- The famous academic will forever be known for his message to “follow your bliss”.
- George Lucas admitted that Star Wars was heavily influenced by Campbell.
- The Power of Myth remains one of the most popular public television series of all time.
Very few biographies can be described in three words, yet the entirety of mythologist Joseph Campbell’s career has often been summed up in one simple message: follow your bliss. Problem is, this catchphrase has been stripped of much of its intended meaning. You’ll find the hashtag, #followyourbliss, on too many Instagram posts featuring yogis on beaches and mountaintops to count. Campbell would have said that’s the wrong track.
Literally, as you’ll read in the first passage below. Campbell spent his life sharing the epic stories of the world to rapt audiences. Ironically, his debut on the bestseller’s list was posthumous. By the time The Power of Myth, a book based on his interview series with Bill Moyers, was published in 1988, the scholar had passed of esophageal cancer.
His wife, Jean Erdman—still alive at 102—said that Joe would never have liked the fame. In fact, scrolling through the many highlighted pages of Campbell’s works in my library, I was struck by how often he notes the tragedy of the modern era is our pivot toward individualism. Many of the ancient agricultural rituals he cites were specifically designed to destroy the ego in favor of community, a message lost in the Instagram age.
Yet his words are not lost. In one of his final interviews, at the Director’s Guild in Hollywood in May, 1987, Campbell was speaking about the documentary film, The Hero’s Journey. During a panel discussion following the film he elucidated what he meant by following your bliss. We’ll begin with that quote at length, for it is a powerful reminder that the things we value most must, by necessity, come at a cost.
“I have a firm belief in this now, not only in terms of my own experience, but in knowing the experiences of other people. When you follow your bliss, and by bliss I mean the deep sense of being in it, and doing what the push is out of your own existence—it may not be fun, but it’s your bliss and there’s bliss behind pain too.
“You follow that and doors will open where there were no doors before, where you would not have thought there’d be doors, and where there wouldn’t be a door for anybody else.
“There’s something about the integrity of a life. And the world moves in and helps. It really does.
“And so I think the best thing I can say is to follow your bliss. If your bliss is just your fun and your excitement, you’re on the wrong track. I mean, you need instruction. Know where your bliss is. And that involves coming down to a deep place in yourself.” — The Hero’s Journey (1990)
“The community today is the planet, not the bounded nation; hence the patterns of projected aggression which formerly served to coordinate the in-group now can only break it into factions. The national idea, with the flag as totem, is today an aggrandizer of the nursery ego, not the annihilator of an infantile situation.” — The Hero with a Thousand Faces (1949)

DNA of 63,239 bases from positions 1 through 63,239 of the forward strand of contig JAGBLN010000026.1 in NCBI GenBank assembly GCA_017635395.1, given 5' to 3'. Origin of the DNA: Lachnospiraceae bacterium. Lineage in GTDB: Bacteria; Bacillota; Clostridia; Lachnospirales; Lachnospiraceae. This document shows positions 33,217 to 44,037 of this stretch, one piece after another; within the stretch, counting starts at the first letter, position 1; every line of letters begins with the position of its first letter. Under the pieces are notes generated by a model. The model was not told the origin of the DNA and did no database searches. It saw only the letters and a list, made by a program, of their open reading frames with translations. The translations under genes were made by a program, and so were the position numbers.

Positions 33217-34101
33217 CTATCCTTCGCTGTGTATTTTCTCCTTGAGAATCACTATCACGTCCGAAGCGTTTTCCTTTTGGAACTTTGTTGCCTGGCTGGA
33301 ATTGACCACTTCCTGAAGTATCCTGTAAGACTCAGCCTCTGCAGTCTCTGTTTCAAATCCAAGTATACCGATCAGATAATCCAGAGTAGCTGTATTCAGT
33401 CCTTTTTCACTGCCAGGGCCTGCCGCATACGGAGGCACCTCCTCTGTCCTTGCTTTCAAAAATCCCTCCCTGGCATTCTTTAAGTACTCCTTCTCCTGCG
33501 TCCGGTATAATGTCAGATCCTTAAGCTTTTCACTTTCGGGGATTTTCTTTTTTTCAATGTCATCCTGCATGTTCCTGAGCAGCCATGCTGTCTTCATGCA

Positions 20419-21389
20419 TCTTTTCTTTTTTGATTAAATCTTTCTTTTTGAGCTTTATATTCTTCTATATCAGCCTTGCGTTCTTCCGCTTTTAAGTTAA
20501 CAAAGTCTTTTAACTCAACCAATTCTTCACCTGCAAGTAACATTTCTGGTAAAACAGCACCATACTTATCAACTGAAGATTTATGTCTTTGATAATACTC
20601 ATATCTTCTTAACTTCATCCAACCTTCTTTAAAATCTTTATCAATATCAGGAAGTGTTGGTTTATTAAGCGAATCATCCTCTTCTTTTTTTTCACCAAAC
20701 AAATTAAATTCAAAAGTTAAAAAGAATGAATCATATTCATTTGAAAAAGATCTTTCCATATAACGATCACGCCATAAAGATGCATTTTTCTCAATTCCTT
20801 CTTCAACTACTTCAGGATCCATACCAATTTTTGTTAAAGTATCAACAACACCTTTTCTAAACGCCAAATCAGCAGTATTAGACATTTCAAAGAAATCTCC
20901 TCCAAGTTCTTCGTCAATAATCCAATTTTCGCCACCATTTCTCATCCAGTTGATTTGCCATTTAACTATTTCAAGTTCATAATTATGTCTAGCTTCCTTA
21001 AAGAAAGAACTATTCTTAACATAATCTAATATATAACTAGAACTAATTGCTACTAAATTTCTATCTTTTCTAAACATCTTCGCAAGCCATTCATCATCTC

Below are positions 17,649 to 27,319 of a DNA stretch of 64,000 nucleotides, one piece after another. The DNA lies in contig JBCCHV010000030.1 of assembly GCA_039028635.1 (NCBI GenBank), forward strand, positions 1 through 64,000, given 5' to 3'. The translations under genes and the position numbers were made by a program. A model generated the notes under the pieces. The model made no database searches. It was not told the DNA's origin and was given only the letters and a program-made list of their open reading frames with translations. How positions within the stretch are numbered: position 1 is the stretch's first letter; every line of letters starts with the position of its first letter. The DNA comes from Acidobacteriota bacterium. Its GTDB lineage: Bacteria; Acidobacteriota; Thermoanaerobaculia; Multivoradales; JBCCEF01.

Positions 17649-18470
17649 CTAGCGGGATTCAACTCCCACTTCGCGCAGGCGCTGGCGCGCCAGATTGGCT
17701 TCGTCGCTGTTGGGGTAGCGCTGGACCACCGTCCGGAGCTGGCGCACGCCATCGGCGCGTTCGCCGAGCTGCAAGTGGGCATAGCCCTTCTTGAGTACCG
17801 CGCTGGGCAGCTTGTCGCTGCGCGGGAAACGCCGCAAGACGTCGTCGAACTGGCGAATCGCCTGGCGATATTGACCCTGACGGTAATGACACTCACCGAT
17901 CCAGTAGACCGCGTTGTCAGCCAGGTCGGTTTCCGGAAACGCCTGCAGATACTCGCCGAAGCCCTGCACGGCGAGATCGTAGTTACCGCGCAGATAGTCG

“Mythology is psychology, misread as cosmology, history, and biography.” — The Flight of the Wild Gander (1951)
“Within the human species there is such broad variation of innate capacity from individual to individual that generalizations on a racial basis lose much of their point.” — Primitive Mythology (1959)
“For as the Buddha of the negative way, so is she the prime symbol of the positive. As the living image of the wonder of this world in which we live, she is the ferry and the goal in one.” — Oriental Mythology (1962)
“Like it or not, the pathless way is the only way now before us.” — Creative Mythology (1968)
It is not left to use to choose to hazard the adventure of an unprecedented life; adventure is upon us, like a tidal wave. — “Mythological Themes in Creative Literature and Art” (1970)
“Art that excites desire, Joyce calls pornographic. All advertising art is in this sense pornographic, since it is intended that the viewer should desire to possess in some manner the object represented.” — The Inner Reaches of Outer Space (1986)
“People say what we’re all seeking is a meaning for life. I don’t think that’s what we’re really seeking. I think that what we’re really seeking is an experience of being alive.” — The Power of Myth (1988)
“Half the people in the world think that the metaphors of their religious traditions, for example, are facts. And the other half contends that they are not facts at all. As a result we have people who consider themselves believers because they accept metaphors as facts, and we have others who classify themselves as atheists because they think religious metaphors are lies.” — Thou Art That (2001)
“Revolution doesn’t have to do with smashing something; it has to do with bringing something forth. If you spend all your time thinking about that which you are attacking, then you are negatively bound to it. You have to find the zeal in yourself and bring that out.” — Pathways to Bliss (2004)